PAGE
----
Custom Typefaces: The Importance of Type in Design
People have identities. So do typefaces. Fonts matter because identity matters.

The Importance of Type in Design

The Corporate Design describes the visual appearance of a company. It consists of many small elements that harmonize together in a common system and thus visually represent the company as a closed unit. The individual components of this system include color, the style of image, photography and/or illustration and, of course, the font. The goal of a corporate design is to provoke recognition from potential clients and customers.1

The German architect, designer and typographer Peter Behrens (1868 - 1940) is considered the inventor of corporate design. While working for AEG (Allgemeine Elektricitäts-Gesellschaft), he designed both the products and the business equipment through uniform design approach, so that a consistent company identity was created.2 He is also the eponym of the faculty {Peter Behrens School of Arts}, where this work was created.3

The Role of Type in Corporate Design

When I reduce a corporate design to its two core elements, all that remains to me is color and font. Regarding both elements, Erik Spiekermann said that they would suffice to form a brand (“If you have a font and a color, you have a brand.” 4). The importance of these two elements is unquestioned, but I think that in direct comparison with color, type has a much more important task in corporate design.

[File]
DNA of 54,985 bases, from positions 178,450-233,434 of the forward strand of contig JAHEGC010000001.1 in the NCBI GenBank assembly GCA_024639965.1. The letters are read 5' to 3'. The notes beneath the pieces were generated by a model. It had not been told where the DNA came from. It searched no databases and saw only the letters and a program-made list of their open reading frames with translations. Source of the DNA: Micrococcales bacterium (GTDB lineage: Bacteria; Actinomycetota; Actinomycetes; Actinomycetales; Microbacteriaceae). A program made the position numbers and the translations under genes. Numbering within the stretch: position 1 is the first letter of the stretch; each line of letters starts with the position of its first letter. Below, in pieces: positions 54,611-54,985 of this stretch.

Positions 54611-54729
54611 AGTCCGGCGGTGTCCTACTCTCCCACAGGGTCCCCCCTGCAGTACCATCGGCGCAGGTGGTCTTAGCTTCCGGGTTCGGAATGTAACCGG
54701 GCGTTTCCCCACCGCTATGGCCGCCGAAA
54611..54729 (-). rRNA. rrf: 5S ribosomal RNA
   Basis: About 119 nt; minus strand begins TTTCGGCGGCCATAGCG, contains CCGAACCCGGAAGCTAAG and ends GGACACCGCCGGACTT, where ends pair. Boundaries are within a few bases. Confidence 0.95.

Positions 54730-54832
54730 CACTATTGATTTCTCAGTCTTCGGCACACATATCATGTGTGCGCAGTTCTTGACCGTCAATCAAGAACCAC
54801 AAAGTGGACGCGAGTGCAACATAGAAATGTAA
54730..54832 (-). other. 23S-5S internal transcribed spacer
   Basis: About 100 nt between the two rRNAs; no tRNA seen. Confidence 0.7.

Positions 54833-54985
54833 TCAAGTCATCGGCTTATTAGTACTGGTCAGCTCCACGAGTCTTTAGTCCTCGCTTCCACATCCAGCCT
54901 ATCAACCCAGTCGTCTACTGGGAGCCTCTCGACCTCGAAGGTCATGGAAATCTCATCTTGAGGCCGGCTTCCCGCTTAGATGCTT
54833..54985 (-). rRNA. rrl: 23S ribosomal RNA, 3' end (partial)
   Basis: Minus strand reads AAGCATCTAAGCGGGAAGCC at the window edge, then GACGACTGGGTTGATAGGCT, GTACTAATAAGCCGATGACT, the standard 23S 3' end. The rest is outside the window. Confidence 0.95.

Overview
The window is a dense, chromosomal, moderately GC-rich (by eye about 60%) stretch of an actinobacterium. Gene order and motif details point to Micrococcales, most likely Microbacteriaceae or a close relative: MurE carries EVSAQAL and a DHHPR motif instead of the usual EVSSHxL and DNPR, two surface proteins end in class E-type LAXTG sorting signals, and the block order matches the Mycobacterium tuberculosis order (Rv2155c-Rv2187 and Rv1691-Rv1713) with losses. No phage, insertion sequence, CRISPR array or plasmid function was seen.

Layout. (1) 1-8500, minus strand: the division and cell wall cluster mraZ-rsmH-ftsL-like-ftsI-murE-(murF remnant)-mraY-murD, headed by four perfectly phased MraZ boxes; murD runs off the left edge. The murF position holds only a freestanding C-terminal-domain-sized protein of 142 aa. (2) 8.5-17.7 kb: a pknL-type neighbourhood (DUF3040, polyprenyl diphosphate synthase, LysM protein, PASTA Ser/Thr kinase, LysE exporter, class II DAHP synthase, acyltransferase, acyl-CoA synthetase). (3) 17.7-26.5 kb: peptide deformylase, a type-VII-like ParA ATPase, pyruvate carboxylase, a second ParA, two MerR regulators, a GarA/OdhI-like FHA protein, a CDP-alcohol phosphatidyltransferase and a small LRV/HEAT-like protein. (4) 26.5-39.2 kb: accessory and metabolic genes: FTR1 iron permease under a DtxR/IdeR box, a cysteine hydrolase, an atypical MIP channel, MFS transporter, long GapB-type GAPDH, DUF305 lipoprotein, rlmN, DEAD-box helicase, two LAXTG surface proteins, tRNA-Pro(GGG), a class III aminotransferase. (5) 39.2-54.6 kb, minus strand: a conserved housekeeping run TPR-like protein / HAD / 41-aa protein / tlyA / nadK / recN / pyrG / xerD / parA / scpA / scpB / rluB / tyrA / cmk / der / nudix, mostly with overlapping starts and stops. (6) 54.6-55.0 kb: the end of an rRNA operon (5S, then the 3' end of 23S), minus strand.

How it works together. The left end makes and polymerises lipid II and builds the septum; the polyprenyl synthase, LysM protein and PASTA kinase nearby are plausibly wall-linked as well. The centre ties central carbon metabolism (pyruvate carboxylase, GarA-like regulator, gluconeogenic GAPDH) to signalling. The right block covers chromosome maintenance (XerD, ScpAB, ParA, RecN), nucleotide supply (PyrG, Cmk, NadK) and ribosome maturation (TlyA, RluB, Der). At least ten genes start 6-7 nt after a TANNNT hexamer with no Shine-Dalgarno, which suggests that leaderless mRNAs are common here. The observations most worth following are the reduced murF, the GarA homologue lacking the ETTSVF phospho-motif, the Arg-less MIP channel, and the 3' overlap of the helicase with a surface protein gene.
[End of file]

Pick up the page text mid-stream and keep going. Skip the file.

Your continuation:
In the communication between a company and a customer, the typeface is not only a recognisable feature and thus a design tool, but it is also an information carrier. The font must always be used as soon as information is passed on: From a simple price tag, consisting of only a few numbers, to a complex instruction manual. A designer can design without a photo, without illustration, even without color, but he cannot design without letters. Letters must always be used. This makes the font the most important element of corporate design.

Type vs. Language

Already in 1978 Günter Gerhard Lange (1921 – 2008) wrote “Type is – after verbal language – still the most important instrument of communication”.5 In my opinion, our new digitalised world has moved even further towards written statements, although writing can never outstrip spoken language. Today, we communicate more and more via messenger services and even avoid phone calls.6 The trend is also moving more and more in the direction of using websites to buy goods instead of going shopping in the city‘s retail outlets.7 As a result, writing as a communication element is coming to the fore and is thus becoming increasingly important. As a result, the significance of type has increased enormously in recent years.

Next Chapter: Type Characteristics / Theory

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  4. p. 44, PAGE 06.2018. Ebner Verlag. Hamburg. 2018